Investors and developers, though recognizing the growing demand for cold storage facilities, are having to carefully assess the risk associated with this type of investment. Not only because of the initial upfront costs, but also because it is a highly customized asset up for lease to a niche user. To mitigate the chance of vacancies, they must carefully balance rental rates to stay competitive while also managing to recoup construction costs.

Rates for new facilities in the cold storage sector range anywhere between $16-25 per square foot depending on region, with California and New Jersey boasting the highest rates.

The outlook: constrained and competitive

The challenges facing cold storage users are familiar to the overall U.S. industrial markets where, for several years demand has far outstripped supply. In the third quarter of this year, U.S. industrial saw a record 171.8 million square feet of construction completions, representing an 18.7% uptick quarter-over-quarter and a 10.4% increase compared to the previous record set in Q3 2022.

Since the start of the year, more than 451 million square feet of new deliveries have been completed across the nation, 23.5% higher compared to this time last year. The south region continues to outpace the nation, accounting for 47% of the year-to-date deliveries, representing 34.4% of the nationwide inventory.

Specific to the cold storage sector, the outlook remains much the same as what is playing out in the market today with no real sign of relief for another couple of years. Nationwide, 6.5 million square feet of space is under construction as of Q3 2023. Currently, the Southeast U.S. has a significant portion of projects in the pipeline, totaling 4.3 million square feet slated for completion by 2025, followed by the Northeast and Midwest at 900,000 square feet each however, much of this inventory has already been pre-leased, with national vacancy in the sector below 4% as of Q3 2023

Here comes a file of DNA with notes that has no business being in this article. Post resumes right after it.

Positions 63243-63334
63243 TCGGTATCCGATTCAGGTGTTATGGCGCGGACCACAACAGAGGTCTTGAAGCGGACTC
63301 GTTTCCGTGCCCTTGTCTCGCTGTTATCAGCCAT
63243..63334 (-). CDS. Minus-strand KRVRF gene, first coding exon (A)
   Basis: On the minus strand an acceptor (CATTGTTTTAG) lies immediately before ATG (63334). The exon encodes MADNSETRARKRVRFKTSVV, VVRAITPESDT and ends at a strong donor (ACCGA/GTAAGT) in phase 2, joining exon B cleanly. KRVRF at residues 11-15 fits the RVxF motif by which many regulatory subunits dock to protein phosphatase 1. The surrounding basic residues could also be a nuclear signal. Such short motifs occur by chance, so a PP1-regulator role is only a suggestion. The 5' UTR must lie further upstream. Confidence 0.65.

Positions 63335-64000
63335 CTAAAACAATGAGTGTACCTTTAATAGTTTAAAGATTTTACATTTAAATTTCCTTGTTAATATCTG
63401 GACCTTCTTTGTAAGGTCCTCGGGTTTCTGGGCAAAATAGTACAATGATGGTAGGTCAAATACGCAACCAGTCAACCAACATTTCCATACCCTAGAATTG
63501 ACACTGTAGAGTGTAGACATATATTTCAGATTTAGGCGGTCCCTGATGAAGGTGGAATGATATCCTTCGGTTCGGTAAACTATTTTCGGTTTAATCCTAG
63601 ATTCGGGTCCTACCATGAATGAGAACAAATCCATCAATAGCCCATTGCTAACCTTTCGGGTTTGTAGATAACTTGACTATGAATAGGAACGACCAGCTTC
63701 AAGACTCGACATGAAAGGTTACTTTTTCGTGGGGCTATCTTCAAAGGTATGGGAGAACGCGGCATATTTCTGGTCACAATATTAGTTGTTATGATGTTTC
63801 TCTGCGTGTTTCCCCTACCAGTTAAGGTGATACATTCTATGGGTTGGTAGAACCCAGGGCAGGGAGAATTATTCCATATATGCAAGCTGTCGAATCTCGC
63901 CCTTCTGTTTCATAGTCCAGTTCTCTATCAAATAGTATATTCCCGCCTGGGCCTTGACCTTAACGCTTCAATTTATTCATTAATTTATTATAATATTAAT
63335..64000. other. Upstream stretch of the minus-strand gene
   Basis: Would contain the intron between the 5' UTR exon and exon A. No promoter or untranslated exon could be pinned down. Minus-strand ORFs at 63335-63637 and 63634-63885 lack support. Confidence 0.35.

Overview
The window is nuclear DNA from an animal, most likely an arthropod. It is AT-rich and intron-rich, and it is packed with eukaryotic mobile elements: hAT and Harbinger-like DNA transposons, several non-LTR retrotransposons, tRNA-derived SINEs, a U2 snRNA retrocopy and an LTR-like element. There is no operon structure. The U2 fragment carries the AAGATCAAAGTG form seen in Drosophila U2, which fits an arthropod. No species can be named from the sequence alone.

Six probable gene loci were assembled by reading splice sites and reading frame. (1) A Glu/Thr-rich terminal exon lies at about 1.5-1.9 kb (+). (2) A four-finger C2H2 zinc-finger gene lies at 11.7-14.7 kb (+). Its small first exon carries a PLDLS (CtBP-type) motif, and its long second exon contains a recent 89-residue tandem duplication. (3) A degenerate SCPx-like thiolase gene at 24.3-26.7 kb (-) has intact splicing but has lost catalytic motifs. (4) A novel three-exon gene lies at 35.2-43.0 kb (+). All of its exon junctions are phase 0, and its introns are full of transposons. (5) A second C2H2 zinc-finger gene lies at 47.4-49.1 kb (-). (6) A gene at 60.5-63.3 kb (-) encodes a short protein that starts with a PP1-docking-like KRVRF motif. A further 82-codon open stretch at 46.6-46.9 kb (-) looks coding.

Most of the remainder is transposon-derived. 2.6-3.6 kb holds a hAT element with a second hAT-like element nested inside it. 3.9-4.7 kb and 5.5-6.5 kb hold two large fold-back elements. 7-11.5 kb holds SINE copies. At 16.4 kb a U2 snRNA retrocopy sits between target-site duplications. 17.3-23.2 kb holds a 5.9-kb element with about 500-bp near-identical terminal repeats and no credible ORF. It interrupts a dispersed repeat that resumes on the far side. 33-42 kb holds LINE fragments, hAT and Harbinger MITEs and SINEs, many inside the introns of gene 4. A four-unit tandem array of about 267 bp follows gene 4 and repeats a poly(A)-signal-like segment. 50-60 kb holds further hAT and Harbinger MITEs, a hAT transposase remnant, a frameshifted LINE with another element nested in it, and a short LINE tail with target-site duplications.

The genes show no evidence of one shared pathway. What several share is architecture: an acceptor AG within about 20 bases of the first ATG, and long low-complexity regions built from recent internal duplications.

While only representing 1.7%, or 289 million square feet, of the entire industrial market which consists of 17.1 billion square feet nationally, this specialized market will continue to be a vital part of the industry and remain constrained as e-commerce and the convenience of online grocery shopping continues to gain traction and the time-intensive nature of constructing cold storage facilities persists.

Navigate with expertise

To effectively navigate the challenges and opportunities in this highly specialized sector, occupiers and investors alike should start to plan at least two years ahead and leverage the expertise of commercial real estate brokers whose deep knowledge and insights of local and national real estate markets can save time in helping to identify potential sites and availability.

Additionally, having access to real estate expertise and practices, including zoning regulations, land acquisition, property development, and site selection tailored specifically to cold storage requirements as well as understanding the drivers of demand, trends, and market gaps is critical for making informed investment decisions, developing strategies, and mitigating risk to address future needs.

With the ongoing evolution of e-commerce, increasing demand, and scarcity of inventory, the cold storage real estate sector must remain agile and responsive to future market demands. Whether you’re an occupier or an investor looking for cold storage space, it is both prudent and recommended to plan well ahead of anticipated needs and work with professionals knowledgeable in this specific sector to garner the best outcomes to meet long-term requirements.